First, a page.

My last post opens the door to some interesting problems and questions, all of which extend far beyond my initial project of counseling the interested incoming law student.
There are the big, obvious ones: What is the nature of law? The nature of science? The nature of art? In each case, are we talking about what we are studying (as in: “science studies what is real”)? Or are we talking about how we are studying it? (as in: “science uses the scientific method”)? The bits in quotation marks are my made-up placeholders; I’m not trying to quote anyone. And these particular placeholders aren’t necessarily exclusive of one another. As with many things, the answer may be both, or neither, or all (if there are more than two options), or none. For what it’s worth, I think that science — both in its objects or its methods — isn’t purely descriptive, and law isn’t purely normative. There is normativity in science (and in art) and descriptiveness in law (and art, too). Science, art, and law aren’t exclusive domains. Their subjects and methods overlap. (For an interesting recent application of a similar point, read this by Susan Crawford.) As a lawyer with interests in all three areas, I tend to take that premise for granted, but it’s worth making it explicit from time to time. “Law,” whatever that is, isn’t “more like” science or “more like” the humanities (whatever each of those are); it draws on both, and other things, all the time.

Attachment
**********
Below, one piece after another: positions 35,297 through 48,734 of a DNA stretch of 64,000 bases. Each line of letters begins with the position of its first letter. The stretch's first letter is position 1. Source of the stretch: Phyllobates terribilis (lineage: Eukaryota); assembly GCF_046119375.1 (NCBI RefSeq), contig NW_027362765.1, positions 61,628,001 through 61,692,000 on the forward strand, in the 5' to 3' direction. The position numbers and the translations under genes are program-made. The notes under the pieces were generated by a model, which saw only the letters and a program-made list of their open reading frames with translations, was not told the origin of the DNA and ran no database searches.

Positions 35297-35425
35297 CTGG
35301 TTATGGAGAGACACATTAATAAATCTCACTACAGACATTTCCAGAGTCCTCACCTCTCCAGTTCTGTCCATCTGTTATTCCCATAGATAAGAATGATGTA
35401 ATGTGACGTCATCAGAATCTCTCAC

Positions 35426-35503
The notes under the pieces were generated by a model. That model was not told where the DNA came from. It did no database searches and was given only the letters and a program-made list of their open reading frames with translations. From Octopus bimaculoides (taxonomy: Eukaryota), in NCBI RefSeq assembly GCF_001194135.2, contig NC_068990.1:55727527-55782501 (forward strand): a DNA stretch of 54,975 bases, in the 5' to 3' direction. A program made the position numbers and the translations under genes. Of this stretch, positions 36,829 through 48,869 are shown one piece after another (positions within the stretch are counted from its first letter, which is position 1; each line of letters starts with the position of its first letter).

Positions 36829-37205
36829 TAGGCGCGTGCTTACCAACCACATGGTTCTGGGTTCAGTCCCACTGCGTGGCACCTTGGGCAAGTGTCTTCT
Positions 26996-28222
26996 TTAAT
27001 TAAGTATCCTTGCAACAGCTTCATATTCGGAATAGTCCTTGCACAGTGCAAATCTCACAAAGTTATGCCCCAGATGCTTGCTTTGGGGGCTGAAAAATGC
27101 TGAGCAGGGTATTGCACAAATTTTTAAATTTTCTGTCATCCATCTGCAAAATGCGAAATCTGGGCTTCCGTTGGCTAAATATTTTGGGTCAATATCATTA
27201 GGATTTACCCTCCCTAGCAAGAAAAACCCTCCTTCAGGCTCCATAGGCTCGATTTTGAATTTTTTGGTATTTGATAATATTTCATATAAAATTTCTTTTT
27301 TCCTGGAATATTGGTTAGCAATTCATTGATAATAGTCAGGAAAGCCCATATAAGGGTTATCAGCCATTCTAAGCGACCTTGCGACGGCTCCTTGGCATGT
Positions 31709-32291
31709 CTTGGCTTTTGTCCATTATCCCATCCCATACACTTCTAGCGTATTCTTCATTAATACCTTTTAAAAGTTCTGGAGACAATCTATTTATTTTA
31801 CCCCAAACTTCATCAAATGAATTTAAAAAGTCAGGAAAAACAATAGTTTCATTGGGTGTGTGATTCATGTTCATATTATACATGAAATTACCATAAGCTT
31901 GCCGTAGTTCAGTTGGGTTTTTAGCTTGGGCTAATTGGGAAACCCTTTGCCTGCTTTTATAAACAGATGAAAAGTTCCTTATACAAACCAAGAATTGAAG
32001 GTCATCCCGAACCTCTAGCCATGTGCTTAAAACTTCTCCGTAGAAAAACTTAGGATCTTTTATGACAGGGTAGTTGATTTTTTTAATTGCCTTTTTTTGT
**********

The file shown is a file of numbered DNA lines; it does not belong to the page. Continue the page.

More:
There are more subtle issues lurking, which (today, at least) concern the minefields of concepts and language that anyone who wants to talk about these things has to navigate. When I started posting about the roles of science and art in law, I wasn’t thinking about objects of study (found v. made, for example) or methods of analysis (“the scientific method” or “the case method,” for example). I was thinking about “ways of thinking about the world.” That’s a hard thing to describe, and inevitably, descriptions get caught up in other topics. Seth, in the Comments, pointed out that I used the word “order” in a way that is inconsistent with how he, coming from the science community, hears and uses that word. We non-scientists are prone to misusing scientific terms of art — particularly when we’re not using them as terms of art. The same thing happens to non-lawyers who trip inadvertently over legal terminology. We should be careful to give language just the respect that it deserves, and no more. Moreover, language problems intersect with biases and shoulder-chips of various sorts. I suspect that as I’ve held science and art up to the light of the law (or held law up to the lights of science and art), some might think that I haven’t respected the artistic and imaginative sensibilities of the best scientists. Or — at the opposite end of the spectrum — that I haven’t done justice to the disciplinary rigor of the best artists. That I’ve given insufficient attention to the internal logic of the law. Or to a variety of other considerations, some of which emerge (or will emerge, perhaps) in the Comments.
All true, I think, at least in a sense. It is inevitably so. Can we have interdisciplinary conversations — about theory, about policy — without running those risks?
Enough provocation for today. I’ll get back to more mundane topics shortly.